The superb Aberdeen Maritime Museum stands on the aptly named Shiprow overlooking the north side of Aberdeen harbour. Admission is free, and this is THE place to come to find out more about the maritime heritage on which this city's fortunes have historically been built, and on which they continue to be built.
The museum itself is a fascinating building in three parts. Part of it occupies the historic Provost Ross's House, built in 1593. A second part is housed in Trinity Church, a grand but long disused edifice. But the core of the museum, straddling the gap between the two other buildings, was built in 1996 and is almost entirely fronted in bluish glass. This mix of very old and very new may not sound immediately appealing, but the overall effect is an extremely impressive one.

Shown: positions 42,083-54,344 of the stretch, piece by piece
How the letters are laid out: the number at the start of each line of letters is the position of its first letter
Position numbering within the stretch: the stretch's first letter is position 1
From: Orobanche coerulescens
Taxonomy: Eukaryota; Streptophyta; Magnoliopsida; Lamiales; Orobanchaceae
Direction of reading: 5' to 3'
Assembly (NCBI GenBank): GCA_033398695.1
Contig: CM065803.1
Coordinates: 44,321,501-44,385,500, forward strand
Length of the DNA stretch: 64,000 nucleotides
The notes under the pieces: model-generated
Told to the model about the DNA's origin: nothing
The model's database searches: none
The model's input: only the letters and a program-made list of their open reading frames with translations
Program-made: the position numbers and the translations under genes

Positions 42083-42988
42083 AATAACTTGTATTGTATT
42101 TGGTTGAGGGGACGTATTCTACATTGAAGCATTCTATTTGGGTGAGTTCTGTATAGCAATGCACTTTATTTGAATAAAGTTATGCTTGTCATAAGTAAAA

Within the museum you flow effortlessly between the three different buildings, but by no means seamlessly. An effort has been made to retain a much more traditional look and feel within Provost Ross's House than in the central core, while within the shell of the church the designers have managed to strike a happy medium.
For the past quarter century or more, the story of Aberdeen has been the story of the oil industry, and this is told in great detail and very effectively within the Maritime Museum.